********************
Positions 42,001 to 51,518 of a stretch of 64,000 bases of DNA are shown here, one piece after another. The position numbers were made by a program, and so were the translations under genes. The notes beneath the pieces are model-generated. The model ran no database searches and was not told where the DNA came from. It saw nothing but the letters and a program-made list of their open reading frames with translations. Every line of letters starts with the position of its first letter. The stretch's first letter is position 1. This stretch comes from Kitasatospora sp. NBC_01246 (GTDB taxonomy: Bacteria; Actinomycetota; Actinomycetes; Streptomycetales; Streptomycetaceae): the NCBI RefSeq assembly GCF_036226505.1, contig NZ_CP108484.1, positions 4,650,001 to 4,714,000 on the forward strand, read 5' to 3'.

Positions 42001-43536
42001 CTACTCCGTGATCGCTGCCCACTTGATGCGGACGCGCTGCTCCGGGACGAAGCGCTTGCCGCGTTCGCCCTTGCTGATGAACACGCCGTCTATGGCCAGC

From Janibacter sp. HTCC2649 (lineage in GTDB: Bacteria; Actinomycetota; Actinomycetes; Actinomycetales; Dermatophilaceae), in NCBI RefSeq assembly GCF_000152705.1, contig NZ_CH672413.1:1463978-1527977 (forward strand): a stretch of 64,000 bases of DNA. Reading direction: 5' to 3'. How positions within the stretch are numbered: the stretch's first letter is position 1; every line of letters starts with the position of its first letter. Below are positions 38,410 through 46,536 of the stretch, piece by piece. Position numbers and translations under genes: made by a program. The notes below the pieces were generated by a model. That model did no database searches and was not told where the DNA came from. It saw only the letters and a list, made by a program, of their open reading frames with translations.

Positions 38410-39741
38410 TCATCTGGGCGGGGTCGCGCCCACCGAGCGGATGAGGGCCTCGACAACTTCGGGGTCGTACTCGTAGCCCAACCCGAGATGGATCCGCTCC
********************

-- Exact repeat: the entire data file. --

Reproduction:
Positions 42,001 to 51,518 of a stretch of 64,000 bases of DNA are shown here, one piece after another. The position numbers were made by a program, and so were the translations under genes. The notes beneath the pieces are model-generated. The model ran no database searches and was not told where the DNA came from. It saw nothing but the letters and a program-made list of their open reading frames with translations. Every line of letters starts with the position of its first letter. The stretch's first letter is position 1. This stretch comes from Kitasatospora sp. NBC_01246 (GTDB taxonomy: Bacteria; Actinomycetota; Actinomycetes; Streptomycetales; Streptomycetaceae): the NCBI RefSeq assembly GCF_036226505.1, contig NZ_CP108484.1, positions 4,650,001 to 4,714,000 on the forward strand, read 5' to 3'.

Positions 42001-43536
42001 CTACTCCGTGATCGCTGCCCACTTGATGCGGACGCGCTGCTCCGGGACGAAGCGCTTGCCGCGTTCGCCCTTGCTGATGAACACGCCGTCTATGGCCAGC

From Janibacter sp. HTCC2649 (lineage in GTDB: Bacteria; Actinomycetota; Actinomycetes; Actinomycetales; Dermatophilaceae), in NCBI RefSeq assembly GCF_000152705.1, contig NZ_CH672413.1:1463978-1527977 (forward strand): a stretch of 64,000 bases of DNA. Reading direction: 5' to 3'. How positions within the stretch are numbered: the stretch's first letter is position 1; every line of letters starts with the position of its first letter. Below are positions 38,410 through 46,536 of the stretch, piece by piece. Position numbers and translations under genes: made by a program. The notes below the pieces were generated by a model. That model did no database searches and was not told where the DNA came from. It saw only the letters and a list, made by a program, of their open reading frames with translations.

Positions 38410-39741
38410 TCATCTGGGCGGGGTCGCGCCCACCGAGCGGATGAGGGCCTCGACAACTTCGGGGTCGTACTCGTAGCCCAACCCGAGATGGATCCGCTCC